In my latest essay, I write,

Ask an economist what is the best type of health insurance, and he or she is likely to respond “catastrophic coverage.”

…In practice, we observe very little catastrophic coverage. Instead, the most widespread form of health care coverage is what I would call insulation, because consumers are insulated from having to pay for health care goods and services, even if they are not for major, expensive illnesses

In the essay, I express dissatisfaction with the economic explanations for the prevalence of insulation rather than insurance. Instead, I suggest,

I believe that people tend to “disown” their ailments. It is not that we deny that we need care (although denial is something that happens as well). It is that we deny that we should need care…

Who wants to pay for treatment when deep down you believe that it is wrong for you to need it? Yes, you know that you need the treatment, but you disown this need because it seems so unfair. Having a third party pay for the treatment appeals to this desire to disown one’s frailty.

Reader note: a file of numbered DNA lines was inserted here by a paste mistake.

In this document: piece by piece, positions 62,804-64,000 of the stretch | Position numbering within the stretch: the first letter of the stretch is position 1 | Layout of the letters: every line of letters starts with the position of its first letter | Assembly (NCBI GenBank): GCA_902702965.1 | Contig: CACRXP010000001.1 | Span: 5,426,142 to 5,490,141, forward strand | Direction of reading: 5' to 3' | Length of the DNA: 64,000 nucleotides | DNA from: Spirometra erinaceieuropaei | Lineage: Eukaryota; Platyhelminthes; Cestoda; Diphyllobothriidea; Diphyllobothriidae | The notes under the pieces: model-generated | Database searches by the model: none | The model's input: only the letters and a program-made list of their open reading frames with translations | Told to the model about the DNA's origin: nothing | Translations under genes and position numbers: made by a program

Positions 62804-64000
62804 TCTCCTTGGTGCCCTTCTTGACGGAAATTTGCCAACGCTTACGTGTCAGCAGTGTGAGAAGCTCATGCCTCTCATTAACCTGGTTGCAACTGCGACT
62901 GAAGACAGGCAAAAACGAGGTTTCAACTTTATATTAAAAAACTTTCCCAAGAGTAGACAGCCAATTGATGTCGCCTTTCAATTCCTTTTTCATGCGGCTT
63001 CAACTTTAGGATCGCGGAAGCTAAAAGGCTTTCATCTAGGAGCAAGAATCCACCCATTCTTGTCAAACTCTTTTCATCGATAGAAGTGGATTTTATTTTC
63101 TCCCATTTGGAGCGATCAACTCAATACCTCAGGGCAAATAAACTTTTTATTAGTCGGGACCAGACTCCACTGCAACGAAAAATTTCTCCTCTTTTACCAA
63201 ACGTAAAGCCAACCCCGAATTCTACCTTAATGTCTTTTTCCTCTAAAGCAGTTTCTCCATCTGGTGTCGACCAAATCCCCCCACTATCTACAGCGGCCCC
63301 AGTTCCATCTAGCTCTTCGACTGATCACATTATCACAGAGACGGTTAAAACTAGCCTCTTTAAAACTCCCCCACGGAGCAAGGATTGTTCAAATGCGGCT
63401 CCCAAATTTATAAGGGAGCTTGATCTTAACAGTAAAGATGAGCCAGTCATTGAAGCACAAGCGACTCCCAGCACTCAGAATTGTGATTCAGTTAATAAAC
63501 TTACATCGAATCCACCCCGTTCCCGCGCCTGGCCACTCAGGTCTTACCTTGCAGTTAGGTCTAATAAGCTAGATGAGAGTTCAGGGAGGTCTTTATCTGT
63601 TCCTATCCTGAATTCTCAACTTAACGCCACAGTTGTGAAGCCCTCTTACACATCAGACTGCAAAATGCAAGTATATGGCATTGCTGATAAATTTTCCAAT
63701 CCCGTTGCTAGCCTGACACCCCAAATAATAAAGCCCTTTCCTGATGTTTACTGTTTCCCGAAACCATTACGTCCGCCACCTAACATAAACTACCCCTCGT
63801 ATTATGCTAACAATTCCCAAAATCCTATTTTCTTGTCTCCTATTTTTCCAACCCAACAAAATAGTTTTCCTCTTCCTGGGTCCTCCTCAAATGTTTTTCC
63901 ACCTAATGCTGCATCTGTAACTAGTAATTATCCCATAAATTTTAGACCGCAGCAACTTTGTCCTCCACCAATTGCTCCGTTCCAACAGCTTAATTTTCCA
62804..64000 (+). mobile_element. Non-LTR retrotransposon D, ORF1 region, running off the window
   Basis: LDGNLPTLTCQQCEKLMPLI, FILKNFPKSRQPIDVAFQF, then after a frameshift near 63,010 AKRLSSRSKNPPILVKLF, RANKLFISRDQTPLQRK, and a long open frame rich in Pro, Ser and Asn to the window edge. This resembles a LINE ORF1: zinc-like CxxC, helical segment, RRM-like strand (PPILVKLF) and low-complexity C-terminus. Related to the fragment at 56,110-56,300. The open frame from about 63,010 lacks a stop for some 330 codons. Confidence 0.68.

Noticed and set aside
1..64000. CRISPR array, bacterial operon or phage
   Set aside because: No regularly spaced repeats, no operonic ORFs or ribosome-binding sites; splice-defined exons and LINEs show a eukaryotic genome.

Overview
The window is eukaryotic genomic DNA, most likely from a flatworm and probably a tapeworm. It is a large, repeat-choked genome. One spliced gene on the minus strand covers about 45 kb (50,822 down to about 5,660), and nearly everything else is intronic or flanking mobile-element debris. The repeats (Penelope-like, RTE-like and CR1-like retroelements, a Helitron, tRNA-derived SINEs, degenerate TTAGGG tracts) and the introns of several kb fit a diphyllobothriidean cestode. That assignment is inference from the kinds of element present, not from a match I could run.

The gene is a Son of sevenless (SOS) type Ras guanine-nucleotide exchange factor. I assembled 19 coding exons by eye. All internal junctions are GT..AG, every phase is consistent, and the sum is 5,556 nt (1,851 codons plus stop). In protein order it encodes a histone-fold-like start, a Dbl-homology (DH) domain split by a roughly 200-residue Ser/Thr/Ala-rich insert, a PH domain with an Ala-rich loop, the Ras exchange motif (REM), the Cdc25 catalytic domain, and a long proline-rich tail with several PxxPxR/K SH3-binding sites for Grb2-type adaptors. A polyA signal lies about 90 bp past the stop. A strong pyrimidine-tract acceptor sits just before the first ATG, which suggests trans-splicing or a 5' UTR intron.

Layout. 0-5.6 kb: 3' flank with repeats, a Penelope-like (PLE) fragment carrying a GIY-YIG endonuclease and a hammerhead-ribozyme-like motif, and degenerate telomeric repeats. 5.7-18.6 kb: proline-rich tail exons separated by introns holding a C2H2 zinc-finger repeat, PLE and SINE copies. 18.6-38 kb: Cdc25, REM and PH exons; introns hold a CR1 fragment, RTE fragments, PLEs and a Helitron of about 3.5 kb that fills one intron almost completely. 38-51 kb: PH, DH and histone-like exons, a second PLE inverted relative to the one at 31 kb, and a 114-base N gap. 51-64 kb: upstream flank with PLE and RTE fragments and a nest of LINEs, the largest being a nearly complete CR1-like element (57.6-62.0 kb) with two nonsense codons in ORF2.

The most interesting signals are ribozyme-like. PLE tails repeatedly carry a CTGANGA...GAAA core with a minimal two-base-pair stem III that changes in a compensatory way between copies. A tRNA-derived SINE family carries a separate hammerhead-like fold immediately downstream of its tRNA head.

UPDATE: John S. Ford writes,

I think that it’s really simpler than that. When an employer or the government pays the premiums, patients will be singularly unconcerned about the cost of premiums. However, the greater their own responsibility in paying those premiums, the more likely they are to take a high deductible, catastrophic health plan (though they’ll grumble bitterly that they can’t afford good insurance). In fact, if the premiums are high enough, they’ll take the ultimate catastrophic plan: no insurance at all.

Read the whole thing.

For Discussion. How could one test the “disownership” hypothesis?